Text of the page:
UNITE to Face Addiction: Celebrating Recovery and Fighting Status Quo

November 10, 2015
Dr. Gary Fisher
Founder, Center for the Application of Substance Use Technologies (CASAT)
University of Nevada Reno
Former Principal Investigator and Director, Mountain West ATTC 

UNITE to Face Addiction Rally concert-goers.
Photo: UNITE to Face Addiction
For those of us in long-term recovery, the UNITE to Face Addiction Rally was powerful on so many levels. On October 4, 2015, an estimated 30,000 recovering individuals and our allies gathered at The Mall in Washington, D.C. The speakers included well-known public figures such as U.S. Surgeon General Dr. Vivek Murthy, Director of National Drug Control Policy Michael Botticelli, former Congressman Patrick Kennedy, Senator Edward Markey, and Dr. Oz; public figures affected by family members’ addiction, like Allison Janney, whose brother died of an overdose; and “ordinary” recovering folks like those in the audience. Recovering musicians provided incredible entertainment:  Joe Walsh, Steven Tyler, Sheryl Crow, and Paul Williams.

On the most obvious and emotional level, it was inspirational to be among so many people in recovery. Like one very large support group meeting, UNITE to Face Addiction offered laughter, moving stories, awe at the miracle of recovery, and incredible camaraderie.

On a historical level, I was dumbfounded by the significance of the event. Although I have been a part of the recovery movement for a long time, I’m not involved in any leadership or organizational capacity. So, to see and experience 30,000 brothers and sisters (diverse as America) joining in one place to celebrate recovery and combat stigma was astonishing. Twenty years ago, something like this was not possible. The barriers were too profound. We were confused about the difference between anonymity as a Twelve Step tradition and our mission to end the stigma of addiction for those who continue to suffer.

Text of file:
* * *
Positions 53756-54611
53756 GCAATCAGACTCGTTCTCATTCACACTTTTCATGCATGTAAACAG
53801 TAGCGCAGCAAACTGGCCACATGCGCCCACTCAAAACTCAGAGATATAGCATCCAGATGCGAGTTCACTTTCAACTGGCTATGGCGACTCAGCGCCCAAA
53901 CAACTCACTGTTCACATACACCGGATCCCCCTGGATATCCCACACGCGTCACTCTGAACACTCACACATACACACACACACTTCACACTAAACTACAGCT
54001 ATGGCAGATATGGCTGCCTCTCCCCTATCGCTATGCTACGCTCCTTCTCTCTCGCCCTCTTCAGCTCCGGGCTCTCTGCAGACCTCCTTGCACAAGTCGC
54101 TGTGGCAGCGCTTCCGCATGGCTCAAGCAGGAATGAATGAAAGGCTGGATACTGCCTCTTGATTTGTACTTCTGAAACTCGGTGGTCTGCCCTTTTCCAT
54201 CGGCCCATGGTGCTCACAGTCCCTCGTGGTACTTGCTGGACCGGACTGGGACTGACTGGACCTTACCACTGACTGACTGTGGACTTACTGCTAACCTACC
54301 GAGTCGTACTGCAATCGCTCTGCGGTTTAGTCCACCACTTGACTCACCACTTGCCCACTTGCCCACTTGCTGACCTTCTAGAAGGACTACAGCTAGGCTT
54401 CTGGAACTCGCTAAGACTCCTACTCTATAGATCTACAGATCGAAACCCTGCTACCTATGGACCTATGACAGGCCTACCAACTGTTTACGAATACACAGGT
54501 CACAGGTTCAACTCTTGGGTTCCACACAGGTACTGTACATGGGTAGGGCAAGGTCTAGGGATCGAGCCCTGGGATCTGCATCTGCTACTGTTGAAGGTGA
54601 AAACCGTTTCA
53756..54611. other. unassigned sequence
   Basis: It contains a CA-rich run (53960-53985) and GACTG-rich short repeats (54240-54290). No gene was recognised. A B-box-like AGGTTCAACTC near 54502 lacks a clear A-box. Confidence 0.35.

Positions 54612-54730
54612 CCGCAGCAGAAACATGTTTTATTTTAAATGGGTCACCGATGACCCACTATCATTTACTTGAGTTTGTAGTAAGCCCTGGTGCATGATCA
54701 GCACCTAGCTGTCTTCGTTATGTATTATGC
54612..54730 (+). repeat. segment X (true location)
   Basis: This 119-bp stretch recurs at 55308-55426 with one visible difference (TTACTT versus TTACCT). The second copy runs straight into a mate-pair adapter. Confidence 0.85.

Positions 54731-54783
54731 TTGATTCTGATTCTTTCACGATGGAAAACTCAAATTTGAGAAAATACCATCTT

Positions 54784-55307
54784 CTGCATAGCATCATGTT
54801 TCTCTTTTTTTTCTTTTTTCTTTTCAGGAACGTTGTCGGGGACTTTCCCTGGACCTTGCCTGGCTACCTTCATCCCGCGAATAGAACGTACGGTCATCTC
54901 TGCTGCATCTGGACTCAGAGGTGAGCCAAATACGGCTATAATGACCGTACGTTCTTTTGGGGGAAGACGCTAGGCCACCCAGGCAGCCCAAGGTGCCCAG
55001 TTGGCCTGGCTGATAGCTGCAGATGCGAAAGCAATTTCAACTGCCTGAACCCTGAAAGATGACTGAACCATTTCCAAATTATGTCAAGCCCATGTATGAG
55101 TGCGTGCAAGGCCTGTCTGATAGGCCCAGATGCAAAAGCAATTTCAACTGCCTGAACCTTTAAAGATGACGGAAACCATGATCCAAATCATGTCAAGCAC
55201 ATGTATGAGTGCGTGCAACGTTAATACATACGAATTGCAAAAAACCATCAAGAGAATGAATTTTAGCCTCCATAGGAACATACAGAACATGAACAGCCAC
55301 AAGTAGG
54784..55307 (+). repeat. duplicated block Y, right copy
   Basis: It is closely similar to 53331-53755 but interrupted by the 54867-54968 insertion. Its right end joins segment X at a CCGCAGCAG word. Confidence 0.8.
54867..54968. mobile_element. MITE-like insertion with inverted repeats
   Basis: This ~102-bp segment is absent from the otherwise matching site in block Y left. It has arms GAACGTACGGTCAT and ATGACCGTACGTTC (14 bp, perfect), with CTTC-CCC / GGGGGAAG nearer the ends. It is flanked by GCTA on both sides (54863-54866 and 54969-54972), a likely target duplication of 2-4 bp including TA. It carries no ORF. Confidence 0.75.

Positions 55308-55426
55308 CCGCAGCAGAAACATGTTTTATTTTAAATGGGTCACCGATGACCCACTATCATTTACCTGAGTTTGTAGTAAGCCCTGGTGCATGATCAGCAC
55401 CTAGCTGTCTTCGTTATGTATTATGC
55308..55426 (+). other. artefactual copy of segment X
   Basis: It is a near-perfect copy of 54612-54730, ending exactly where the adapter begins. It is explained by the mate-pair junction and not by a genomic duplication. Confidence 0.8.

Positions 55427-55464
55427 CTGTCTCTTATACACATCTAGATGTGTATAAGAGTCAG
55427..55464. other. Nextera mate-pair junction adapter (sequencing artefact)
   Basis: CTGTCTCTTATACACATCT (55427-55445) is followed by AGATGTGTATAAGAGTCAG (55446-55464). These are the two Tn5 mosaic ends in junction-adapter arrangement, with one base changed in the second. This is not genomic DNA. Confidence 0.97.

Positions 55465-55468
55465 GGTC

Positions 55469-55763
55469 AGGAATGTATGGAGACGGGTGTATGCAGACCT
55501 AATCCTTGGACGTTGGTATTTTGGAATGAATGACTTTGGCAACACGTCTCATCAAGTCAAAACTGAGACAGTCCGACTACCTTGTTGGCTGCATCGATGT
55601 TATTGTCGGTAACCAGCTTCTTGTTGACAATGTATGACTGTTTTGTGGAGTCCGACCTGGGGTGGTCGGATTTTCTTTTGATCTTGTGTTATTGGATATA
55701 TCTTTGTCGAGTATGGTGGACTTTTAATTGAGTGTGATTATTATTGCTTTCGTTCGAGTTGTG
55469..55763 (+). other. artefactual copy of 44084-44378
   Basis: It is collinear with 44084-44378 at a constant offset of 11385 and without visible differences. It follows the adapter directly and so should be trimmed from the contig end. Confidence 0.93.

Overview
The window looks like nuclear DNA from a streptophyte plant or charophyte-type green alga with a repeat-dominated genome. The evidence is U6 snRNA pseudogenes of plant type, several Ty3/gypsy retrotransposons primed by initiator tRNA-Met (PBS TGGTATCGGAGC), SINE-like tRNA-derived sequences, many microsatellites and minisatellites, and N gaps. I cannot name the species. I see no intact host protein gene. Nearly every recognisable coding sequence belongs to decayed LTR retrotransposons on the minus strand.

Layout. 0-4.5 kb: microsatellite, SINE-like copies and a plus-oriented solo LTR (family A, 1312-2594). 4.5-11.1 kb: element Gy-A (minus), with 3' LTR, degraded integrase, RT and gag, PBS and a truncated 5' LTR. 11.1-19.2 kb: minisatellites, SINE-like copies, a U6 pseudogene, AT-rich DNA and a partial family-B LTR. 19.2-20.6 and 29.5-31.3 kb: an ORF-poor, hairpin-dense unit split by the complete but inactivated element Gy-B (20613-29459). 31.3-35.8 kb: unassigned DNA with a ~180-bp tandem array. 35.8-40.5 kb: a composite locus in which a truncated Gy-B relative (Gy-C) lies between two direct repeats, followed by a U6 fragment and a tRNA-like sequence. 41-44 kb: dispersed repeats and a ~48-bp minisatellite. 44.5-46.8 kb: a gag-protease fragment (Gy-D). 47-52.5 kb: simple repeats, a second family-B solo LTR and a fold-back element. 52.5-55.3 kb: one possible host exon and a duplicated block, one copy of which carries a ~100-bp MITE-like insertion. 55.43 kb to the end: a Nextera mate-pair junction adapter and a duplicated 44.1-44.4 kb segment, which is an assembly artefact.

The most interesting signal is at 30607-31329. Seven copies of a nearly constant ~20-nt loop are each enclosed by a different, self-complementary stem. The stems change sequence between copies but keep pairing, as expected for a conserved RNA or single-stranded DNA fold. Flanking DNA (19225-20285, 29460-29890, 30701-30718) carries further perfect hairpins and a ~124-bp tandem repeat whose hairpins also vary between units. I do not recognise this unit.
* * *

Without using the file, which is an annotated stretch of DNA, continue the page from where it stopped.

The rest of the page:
On a political level, I was impressed with the organizational abilities of the recovery movement and the number of young people actively working in this effort. We old-timers didn’t do this; a younger generation of recovering individuals would not accept the status quo. They are proud of their recovery status, they won’t accept discrimination, and they demand recognition. This reminds me so much of every movement that has fought discrimination, stereotypes, and injustice. I’m not equating the recovery movement with any other movement. I am saying that these young people learned lessons from other efforts and applied them to the recovery movement.

Like any large one-time event, the challenge is to maintain the energy and effort. With the number of e-mails I am getting from the UNITE to Face Addiction organization, it’s clear they are aware of this challenge and are taking steps to overcome it. I am grateful I had the opportunity to experience this event.  

Did you attend the UNITE to Face Addiction rally? What was your experience? Share your comments below. 

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